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The Phone: Friend or Foe?

September 05 2022

Joy Daniels, a real estate agent with Joy Daniels Real Estate Group, Ltd., discusses the importance of making phone calls your strength and being mindful of how you speak to people.

Here's Joy:

zurple phone friend or foeRecently an agent in my office shared a story that could serve as a small reminder for all of us who work with and for others. Phones are such an important part of lives—so we need to learn to use them wisely.

One of my listing agents recently had to pick up the phone and call an attorney. She was nervous because she was reaching out to a complete stranger and hoping to find someone who would understand her problems. This was a process that she did not have a ton of experience with. She didn't know what they would ask her or how "intrusive" they would be. How much would she have to explain? Would they take advantage of her? Lots of unknowns and unknowns can lead to fear.

Luckily, the moment she spoke to the attorney's office, she was instantly put at ease. The receptionist definitely had a system and confidence and warmth that calmed her nerves, and the more they spoke, the more relaxed and comfortable she became. So, the first part of that call went well. Within only a few hours, the attorney called her back, so she was initially impressed with their prompt response! The attorney, however, turned her off immediately with abrasive behavior and a defensive tone. While the attorney warmed up throughout the conversation, it was too late. Her earlier tone and "quick to judge" attitude had made a lasting impact. She was not a good listener, and it took her a while to start listening and assess the situation as it truly was. My friend was not impressed and knew she would not be calling that firm back again.

The point to this story is that it really made her take a hard look at how she talks to people when she first connects with them.

She imagined all the people that she spoke with during the year and wondered how many of them are nervous, tentative, suspicious, or maybe just plain scared to speak to someone. People move because they are getting divorced or are in financial difficulties, and for many, many personal and sometimes difficult reasons. For the first time, she could really put herself in that initial caller's shoes and it made her think differently. What we can probably all assume is that people, by their very nature, are suspicious and have reservations—people fear the unknown! So, unless it's a really strong personal referral, just assume that they have some fears and hesitations.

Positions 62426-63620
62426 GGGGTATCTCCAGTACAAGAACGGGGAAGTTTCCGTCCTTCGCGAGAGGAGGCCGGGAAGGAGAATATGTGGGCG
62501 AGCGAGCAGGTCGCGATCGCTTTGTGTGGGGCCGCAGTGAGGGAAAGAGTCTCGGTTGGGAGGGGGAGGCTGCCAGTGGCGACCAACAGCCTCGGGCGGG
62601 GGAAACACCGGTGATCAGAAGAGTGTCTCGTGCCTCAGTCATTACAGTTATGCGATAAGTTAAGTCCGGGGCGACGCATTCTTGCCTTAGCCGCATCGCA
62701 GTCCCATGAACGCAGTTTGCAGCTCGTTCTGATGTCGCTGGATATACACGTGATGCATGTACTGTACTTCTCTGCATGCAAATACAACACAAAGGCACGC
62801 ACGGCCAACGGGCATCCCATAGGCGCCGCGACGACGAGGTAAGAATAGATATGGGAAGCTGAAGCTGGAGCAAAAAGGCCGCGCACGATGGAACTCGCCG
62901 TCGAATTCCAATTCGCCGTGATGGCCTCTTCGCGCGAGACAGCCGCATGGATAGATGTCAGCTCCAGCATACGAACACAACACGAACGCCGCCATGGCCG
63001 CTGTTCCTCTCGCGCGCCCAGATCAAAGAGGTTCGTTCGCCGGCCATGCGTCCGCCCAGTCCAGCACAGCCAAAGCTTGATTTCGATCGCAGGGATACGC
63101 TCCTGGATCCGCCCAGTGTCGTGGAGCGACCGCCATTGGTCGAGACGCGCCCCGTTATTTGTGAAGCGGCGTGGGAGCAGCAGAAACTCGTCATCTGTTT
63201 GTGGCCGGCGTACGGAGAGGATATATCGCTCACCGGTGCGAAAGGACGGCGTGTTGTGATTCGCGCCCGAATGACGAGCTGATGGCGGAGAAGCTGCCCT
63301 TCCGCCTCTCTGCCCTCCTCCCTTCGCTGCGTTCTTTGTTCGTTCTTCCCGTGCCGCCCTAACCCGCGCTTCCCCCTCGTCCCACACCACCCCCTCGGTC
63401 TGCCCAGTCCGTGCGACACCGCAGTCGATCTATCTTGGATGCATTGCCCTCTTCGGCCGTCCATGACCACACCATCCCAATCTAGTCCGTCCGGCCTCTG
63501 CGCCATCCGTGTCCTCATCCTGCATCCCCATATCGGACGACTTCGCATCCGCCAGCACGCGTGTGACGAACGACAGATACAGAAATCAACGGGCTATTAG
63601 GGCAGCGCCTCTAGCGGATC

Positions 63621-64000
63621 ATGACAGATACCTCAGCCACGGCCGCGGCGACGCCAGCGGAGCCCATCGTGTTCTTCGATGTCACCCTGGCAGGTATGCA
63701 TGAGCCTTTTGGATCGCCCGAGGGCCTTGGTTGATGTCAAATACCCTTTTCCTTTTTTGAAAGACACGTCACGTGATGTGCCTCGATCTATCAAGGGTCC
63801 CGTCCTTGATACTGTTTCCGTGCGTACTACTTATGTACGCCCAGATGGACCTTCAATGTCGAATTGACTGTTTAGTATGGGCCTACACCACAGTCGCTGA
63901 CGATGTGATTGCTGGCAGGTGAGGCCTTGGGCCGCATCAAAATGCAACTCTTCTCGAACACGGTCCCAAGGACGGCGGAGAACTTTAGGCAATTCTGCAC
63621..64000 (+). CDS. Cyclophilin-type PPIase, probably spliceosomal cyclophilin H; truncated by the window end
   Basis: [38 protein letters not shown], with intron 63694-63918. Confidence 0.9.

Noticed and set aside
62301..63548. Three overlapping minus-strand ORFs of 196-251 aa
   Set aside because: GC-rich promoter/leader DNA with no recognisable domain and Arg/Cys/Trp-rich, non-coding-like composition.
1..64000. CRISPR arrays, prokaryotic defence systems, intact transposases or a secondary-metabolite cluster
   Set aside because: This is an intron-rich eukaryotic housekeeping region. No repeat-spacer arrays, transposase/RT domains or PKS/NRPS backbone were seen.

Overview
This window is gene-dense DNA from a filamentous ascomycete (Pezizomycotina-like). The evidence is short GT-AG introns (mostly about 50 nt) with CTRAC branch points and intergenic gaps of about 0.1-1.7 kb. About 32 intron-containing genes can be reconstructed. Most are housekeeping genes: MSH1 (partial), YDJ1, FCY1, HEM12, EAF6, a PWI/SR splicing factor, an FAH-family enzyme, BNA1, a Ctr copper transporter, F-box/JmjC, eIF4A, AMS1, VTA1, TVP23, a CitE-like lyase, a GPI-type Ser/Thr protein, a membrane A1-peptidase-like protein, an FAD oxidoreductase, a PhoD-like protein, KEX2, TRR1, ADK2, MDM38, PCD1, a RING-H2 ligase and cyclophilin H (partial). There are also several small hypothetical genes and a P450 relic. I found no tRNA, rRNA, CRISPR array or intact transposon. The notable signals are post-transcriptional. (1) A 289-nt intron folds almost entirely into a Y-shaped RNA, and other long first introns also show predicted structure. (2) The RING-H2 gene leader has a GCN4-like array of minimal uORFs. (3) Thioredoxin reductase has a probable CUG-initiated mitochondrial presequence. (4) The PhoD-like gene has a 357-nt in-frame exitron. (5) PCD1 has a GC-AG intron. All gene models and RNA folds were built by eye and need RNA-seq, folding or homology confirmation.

She uses five little words in her initial phone call to people. She has been using those five little words for many years, and it's because they work: "How can I help you?"

"How can I help you?" asked in a soft but friendly way starts to put people at ease! Many of us, from receptionist to agent, have to make important first impressions on the phone. How you approach that call will be the stepping stone to how they perceive you when you walk in their door (if you get that far)!

Think about these areas of your initial call:


What you say and how you say it is important.


Are you a good listener, empathetic in your approach, speaking with a smile, giving people the time they deserve?


Are you clear in what you convey to people. Do they understand you?


Do you come across like you know what you're doing and build their trust?


Without being bullish, do you have control and guide the conversation? Do you have good systems and a process so people know that you've done this before and feel comfortable with your guidance (most people want you to guide)?


Set your future course. Did you set a plan for what's going to happen next? If so, do you follow through with that plan?

Is the phone friend or foe? That could be an important question that could lead you to a few more sales this year! Just like a home's curb appeal doesn't start at the curb (but online), your sales presentation doesn't start in their house or in person. It starts on the phone and all the other ways that impressions are made, good or bad! :)

For the original post and more from Joy, visit her website

To view the original article, visit the Zurple blog.